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The McCracken County Office of Emergency Management reminds you that owning a NOAA All Hazards Weather Radio is the best way to receive notifications of severe weather watches and warnings.
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Remember that the National Weather Service defines a severe thunderstorm as one that produces 58 mph winds or higher, hail 1" in size or larger, and/or a tornado.
  

Friday: Severe weather is not anticipated.  A mix of rain showers and snow showers possible.

Is there a chance for thunderstorms BELOW severe limits?  No


Tonight:  Severe weather is not anticipated. No snow or ice.

Is there a chance for thunderstorms BELOW severe limits? No


Tomorrow:  Severe weather is not anticipated. No snow or ice.
Is there a chance for thunderstorms BELOW severe limits?  No.



For the most up to date severe weather outlooks - click here.
or 
Visit the Storm Prediction Center's web-site - click here  



To view storm reports from today and yesterday - click here






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Will the Storm Prediction Center issue a tornado or severe thunderstorm watch for southeast Missouri, southern Illinois, or western Kentucky?
 

Friday - No 

Saturday - No 

Sunday - No

Monday - No

Tuesday - No

Wednesday - No  



To view the official Storm Prediction Center's web-site - click here  Alternative link - click here 














We have a number of new radars available on our Weather Observatory web-site !

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We now offer St Louis, Mt Vernon, Evansville, Poplar Bluff, Cape Girardeau, Marion, Paducah, Hopkinsville, Memphis, Nashville, and Dyersburg Interactive City Radars.  I have added all of eastern Kentucky, as well.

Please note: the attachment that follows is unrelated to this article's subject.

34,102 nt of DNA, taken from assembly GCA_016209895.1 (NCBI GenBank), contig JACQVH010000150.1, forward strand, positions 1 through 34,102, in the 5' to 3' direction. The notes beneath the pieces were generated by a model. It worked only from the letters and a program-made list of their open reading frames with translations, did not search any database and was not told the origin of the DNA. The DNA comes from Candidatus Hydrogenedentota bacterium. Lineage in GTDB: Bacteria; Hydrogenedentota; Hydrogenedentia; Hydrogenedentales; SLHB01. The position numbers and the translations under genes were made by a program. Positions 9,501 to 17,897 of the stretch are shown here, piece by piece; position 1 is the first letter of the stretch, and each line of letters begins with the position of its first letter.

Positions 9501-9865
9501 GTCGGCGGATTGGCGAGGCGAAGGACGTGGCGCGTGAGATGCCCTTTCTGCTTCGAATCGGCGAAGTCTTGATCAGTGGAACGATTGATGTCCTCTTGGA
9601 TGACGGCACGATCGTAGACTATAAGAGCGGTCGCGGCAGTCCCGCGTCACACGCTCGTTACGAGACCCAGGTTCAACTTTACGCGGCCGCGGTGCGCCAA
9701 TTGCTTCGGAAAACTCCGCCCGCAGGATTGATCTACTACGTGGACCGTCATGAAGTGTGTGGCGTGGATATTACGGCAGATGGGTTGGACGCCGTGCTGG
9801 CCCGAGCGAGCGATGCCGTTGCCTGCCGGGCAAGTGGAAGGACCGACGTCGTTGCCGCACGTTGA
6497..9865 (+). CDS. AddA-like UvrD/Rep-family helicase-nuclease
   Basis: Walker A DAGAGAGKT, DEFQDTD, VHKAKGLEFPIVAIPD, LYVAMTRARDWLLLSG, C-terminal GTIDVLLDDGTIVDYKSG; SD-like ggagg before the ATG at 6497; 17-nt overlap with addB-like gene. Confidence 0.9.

We also have the two regional radars and now offer you three GR Earth radars.




Click here for our radar page - WEATHER RADARS ---


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We also have a new interactive radar - you can view that radar by clicking here.
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Want to learn more about how to use our radars?  Here is a video with more information
Click here - http://www.youtube.com/watch?v=bfLa0hI3adU





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To view all watches and warnings in IL -  Click Here 

To view all watches and warnings in KY - Click Here 

To view all watches and warnings in MO - Click Here

To view all watches and warnings in TN - Click Here

All other states- Click Here

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The links above are interactive and you can move around the United States by simply clicking on the national        map - or from the pull down menu where it says regions and US States.

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To view the interactive warning  map - click here.



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You can listen to local emergency services, SKYWARN storm spotters, and more by visiting our scanner feed page - click here



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The Weather Observatory is a strong partner with the National Weather Service - click here to visit your local NWS web-site.  For the most up to date warnings/advisories hit refresh on their page.